Re-reading Challenge: That childhood favorite

mistyWe heard from a lot of people at the library who liked David W’s  Resolutions for Readers . Now that there are only two calendar pages left in the year, we’d like to challenge you to take on a few of these resolutions, starting with the first on the list: I will re-read a book I loved as a child.

Take a trip back in time and re-read a favorite book from your childhood.  It could be a title that was read to you (Hailstones & Halibut Bones) ; a title you read like a thousand times (Anne of Green Gables);  or maybe take on an entire series (Chronicles of Narnia).

Your expanded horizons might just make that book much more meaningful (Where the Red Fern Grows)– or maybe make you wonder why you ever loved it in the first place. If you still love it, you’ll have a possibility for a gift for that  niece or nephew.

For all the book groups out there, how about having a night where you share with each other.  You’ll learn a lot about each other and find some great reads as part of the bargain.

Maybe you remember a story but try as you might just can’t remember the title … come see us at the library. We have all sorts of resources to help you rediscover a part of your childhood.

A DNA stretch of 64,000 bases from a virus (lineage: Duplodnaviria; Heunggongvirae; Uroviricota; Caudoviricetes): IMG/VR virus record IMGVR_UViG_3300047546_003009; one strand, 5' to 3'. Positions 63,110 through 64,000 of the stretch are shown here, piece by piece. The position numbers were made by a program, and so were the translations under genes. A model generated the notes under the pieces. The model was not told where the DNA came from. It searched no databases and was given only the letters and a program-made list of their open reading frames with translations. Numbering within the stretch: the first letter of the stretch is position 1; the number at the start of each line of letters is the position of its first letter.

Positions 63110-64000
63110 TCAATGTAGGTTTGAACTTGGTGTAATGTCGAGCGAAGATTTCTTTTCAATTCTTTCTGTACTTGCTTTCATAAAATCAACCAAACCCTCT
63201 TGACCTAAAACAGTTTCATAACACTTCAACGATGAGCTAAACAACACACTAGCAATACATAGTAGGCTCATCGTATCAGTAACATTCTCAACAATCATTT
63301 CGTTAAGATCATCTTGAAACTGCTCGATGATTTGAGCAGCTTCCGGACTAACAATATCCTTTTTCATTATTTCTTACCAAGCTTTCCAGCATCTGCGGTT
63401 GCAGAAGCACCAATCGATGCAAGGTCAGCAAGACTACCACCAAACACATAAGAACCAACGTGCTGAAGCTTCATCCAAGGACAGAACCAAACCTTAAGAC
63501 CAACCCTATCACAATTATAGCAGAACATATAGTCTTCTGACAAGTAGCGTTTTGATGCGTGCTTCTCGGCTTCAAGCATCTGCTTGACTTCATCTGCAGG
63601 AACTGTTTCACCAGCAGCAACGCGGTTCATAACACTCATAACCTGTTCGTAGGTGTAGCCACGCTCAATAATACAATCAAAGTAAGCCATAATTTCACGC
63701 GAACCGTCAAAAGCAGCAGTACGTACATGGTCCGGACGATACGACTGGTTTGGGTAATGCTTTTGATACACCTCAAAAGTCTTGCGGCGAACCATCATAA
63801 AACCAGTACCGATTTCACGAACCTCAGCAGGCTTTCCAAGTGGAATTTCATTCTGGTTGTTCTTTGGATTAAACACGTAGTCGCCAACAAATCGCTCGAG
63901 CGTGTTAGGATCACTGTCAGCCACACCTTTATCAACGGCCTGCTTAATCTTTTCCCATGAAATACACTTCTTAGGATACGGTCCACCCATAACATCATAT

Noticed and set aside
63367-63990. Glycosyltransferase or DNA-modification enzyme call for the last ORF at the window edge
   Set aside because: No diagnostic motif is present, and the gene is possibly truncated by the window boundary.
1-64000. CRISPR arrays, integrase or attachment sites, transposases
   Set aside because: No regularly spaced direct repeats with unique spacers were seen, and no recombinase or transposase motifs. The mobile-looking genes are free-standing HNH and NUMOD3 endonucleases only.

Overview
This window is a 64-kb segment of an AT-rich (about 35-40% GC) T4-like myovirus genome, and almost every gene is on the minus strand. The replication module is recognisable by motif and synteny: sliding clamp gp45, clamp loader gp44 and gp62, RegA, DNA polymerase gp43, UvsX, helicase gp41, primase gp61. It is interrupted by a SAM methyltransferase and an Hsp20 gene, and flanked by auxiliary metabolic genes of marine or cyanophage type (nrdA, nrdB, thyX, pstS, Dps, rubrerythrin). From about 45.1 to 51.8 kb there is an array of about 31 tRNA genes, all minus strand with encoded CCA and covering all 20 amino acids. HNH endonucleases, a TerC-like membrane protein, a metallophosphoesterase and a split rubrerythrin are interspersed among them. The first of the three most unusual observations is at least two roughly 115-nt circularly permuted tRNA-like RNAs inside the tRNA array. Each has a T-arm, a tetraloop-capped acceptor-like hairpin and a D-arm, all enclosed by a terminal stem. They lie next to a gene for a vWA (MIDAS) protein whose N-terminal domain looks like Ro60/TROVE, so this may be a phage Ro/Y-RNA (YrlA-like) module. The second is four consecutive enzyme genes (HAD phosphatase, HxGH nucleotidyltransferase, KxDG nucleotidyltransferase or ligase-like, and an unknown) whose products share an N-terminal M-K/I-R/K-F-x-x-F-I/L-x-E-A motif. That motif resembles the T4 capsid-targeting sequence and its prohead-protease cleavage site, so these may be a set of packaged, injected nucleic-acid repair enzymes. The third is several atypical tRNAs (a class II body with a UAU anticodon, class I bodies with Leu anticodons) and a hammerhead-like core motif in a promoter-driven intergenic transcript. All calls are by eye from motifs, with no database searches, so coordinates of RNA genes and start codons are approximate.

~ Julie C, Central Library

Reading Challenge: Scare your pants off

Are you up for a challenge? Because we’ve got one for you. How about reading a horror story in honor of Halloween? Classic horror, gory horror, audio horror, downloaded horror (as in downloaded books) — you name it, and if it’s scary, it counts for this month’s Reading Challenge.

But which scary story to read? One of our Fiction librarians has some suggestions in an earlier post today on New Horror to Keep You Up at Night and in this post on 2008 horror titles. And right this second there’s a copy of Heart-Shaped Box by Joe Hill (Stephen King’s son, by the way) on the shelf waiting for you.  For woo-woo unsettling subtle horror, Thomas Tryon’s The Other is a great revived read. For Texas Chainsaw style how-much-can-you-take style horror, Joe Lansdale’s God of the Razor is about the limit. We got a neat new story collection called American Supernatural Tales or something that is nifty for Hallowe’en.eddie munster The recent graphic novel Necronomicon is a great creepfest. What? You want something right this second? Within the Shadows by Brandon Massey is  an eAudio that you can download immediately.

Need more? Drop us a line at Shelf Talk (shelftalk@spl.org) and we’ll have a librarian get back to you. And of course, leave a comment here with your horrific suggestions — and your progress on accepting our October Reading Challenge.